The landmark Epidemiology of Diabetes and Ramadan (EPIDIAR) study examined diabetic Muslims in 13 countries during Ramadan. After the end of Ramadan in 2001, 100 medical practitioners were selected in each of the countries to enroll patients. Patients were included if they had either type 1 or type 2 diabetes and had the ability to respond to a short questionnaire given in interview form by the practitioner. A total of 12 243 patients were included in this study, of which 8.7% had type 1 diabetes. Fasting for at least 15 days during the month of Ramadan was reported by 42.8% of type 1 diabetics and 78.7% of type 2 diabetics. The number of episodes of severe hypoglycemia requiring hospitalization per month was significantly higher during Ramadan compared to other months for type 1 diabetics (0.14 vs. 0.03, 4.7 fold increase, p=0.017) and for type 2 diabetics (0.03 vs. 0.004, 7.5 fold increase, p<0.0001). The increased incidence of severe hypoglycemia in type 1 and type 2 diabetics was attributed to physical activity and, ironically, medication adjustments. Among the patients with more hypoglycemic episodes, practitioners had adjusted oral medications in 38.4% and insulin in 55.3% compared to the group with fewer hypoglycemic episodes in which practitioners had adjusted oral medications in 19.7% and insulin in 36.7%. Other studies have found a 2-4% mortality rate from hypoglycemia in type 1 diabetics in the overall population, but no convincing data regarding mortality from hypoglycemia in type 2 diabetics.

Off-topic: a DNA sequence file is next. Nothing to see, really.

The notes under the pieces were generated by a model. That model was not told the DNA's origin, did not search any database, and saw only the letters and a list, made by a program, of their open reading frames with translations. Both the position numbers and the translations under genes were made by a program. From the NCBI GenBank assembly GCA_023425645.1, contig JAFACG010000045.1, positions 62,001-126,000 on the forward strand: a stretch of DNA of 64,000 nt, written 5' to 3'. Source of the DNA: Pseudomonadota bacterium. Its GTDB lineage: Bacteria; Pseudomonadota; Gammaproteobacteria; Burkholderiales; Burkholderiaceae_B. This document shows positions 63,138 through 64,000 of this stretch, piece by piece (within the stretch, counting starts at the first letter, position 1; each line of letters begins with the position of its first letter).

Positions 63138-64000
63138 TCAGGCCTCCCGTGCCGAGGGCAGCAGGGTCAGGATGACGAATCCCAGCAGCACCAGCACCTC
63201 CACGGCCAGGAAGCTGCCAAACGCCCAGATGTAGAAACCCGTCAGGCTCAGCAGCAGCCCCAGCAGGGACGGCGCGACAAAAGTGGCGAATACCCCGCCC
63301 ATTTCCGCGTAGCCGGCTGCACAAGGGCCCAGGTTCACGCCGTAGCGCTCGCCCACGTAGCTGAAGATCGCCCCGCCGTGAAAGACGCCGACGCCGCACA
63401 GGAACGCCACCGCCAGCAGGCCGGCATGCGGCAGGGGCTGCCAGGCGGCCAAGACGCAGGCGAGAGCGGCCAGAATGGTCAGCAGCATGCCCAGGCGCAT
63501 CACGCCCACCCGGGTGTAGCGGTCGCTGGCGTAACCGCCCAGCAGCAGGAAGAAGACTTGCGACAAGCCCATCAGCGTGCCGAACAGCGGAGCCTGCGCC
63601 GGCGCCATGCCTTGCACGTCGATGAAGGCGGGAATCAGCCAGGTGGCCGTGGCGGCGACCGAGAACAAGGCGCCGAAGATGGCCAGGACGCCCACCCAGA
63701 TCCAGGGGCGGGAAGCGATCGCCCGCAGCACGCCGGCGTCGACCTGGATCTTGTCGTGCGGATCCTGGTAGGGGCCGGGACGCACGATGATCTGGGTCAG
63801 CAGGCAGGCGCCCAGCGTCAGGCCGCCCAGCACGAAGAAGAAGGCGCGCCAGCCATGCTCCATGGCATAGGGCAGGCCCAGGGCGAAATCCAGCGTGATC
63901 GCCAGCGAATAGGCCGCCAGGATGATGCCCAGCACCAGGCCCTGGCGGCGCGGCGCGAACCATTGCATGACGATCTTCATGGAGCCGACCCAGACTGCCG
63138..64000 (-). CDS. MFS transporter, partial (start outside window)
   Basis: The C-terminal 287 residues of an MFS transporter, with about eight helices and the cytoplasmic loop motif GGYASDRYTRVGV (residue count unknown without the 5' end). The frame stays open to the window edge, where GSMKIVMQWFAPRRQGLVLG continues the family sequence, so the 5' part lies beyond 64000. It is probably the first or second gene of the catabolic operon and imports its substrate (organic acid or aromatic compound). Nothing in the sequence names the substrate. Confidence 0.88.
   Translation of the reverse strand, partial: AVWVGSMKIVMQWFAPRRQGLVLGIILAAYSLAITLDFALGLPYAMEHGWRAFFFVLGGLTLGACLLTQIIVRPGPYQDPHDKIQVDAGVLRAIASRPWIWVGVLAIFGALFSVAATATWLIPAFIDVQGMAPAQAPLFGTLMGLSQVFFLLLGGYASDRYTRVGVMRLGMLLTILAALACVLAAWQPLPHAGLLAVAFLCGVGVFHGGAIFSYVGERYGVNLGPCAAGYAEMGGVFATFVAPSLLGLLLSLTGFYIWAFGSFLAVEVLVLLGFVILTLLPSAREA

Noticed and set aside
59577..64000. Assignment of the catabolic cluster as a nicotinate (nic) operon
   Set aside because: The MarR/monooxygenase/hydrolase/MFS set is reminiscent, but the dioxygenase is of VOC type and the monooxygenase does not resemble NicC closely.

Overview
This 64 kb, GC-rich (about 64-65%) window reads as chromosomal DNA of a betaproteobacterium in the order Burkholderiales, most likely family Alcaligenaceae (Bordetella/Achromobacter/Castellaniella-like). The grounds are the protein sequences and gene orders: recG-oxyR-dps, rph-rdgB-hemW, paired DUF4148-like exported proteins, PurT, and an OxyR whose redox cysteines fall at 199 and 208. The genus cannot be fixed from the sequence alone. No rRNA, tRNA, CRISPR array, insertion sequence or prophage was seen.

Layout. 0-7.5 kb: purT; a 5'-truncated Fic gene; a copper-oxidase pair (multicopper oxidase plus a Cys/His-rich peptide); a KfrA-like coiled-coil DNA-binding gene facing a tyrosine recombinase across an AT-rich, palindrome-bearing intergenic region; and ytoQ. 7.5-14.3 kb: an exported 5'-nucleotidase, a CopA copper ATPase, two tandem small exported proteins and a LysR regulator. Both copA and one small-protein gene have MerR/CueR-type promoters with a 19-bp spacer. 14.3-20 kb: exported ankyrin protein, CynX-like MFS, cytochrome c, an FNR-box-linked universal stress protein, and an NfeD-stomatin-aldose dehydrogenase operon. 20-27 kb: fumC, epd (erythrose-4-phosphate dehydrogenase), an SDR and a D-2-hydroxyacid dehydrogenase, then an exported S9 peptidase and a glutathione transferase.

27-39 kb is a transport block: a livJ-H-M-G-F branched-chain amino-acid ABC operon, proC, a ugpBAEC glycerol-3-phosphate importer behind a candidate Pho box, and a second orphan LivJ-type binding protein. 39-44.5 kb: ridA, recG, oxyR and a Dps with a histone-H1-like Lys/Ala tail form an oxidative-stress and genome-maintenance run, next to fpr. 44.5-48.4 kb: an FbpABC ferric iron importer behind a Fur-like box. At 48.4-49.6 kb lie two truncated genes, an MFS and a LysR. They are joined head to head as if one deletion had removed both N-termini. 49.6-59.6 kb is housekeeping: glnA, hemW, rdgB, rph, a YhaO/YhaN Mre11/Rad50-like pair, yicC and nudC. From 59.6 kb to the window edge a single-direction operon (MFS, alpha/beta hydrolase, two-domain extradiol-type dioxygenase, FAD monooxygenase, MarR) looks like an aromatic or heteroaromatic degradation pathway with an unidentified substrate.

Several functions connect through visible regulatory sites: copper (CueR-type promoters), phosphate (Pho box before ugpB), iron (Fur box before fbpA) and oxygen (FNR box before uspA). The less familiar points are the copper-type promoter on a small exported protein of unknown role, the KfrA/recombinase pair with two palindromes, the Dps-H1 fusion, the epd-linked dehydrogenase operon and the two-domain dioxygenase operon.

Given the difficulties regarding medical management of diabetes during Ramadan, recent studies have focused on effective ways to perform medication adjustments during the fasting period. Oral medications that increase insulin sensitivity are generally safer to use than others. Specifically, thiazolidinediones and metformin are acceptable to continue in fasting patients. The daily metformin dose should be divided, with one-third given before dawn and two-thirds given before the meal at sunset. Sulfonylureas may cause hypoglycemia and are not recommended for use in fasting patients. The short-acting insulin secretagogues, such as repaglinide, may be safe to use.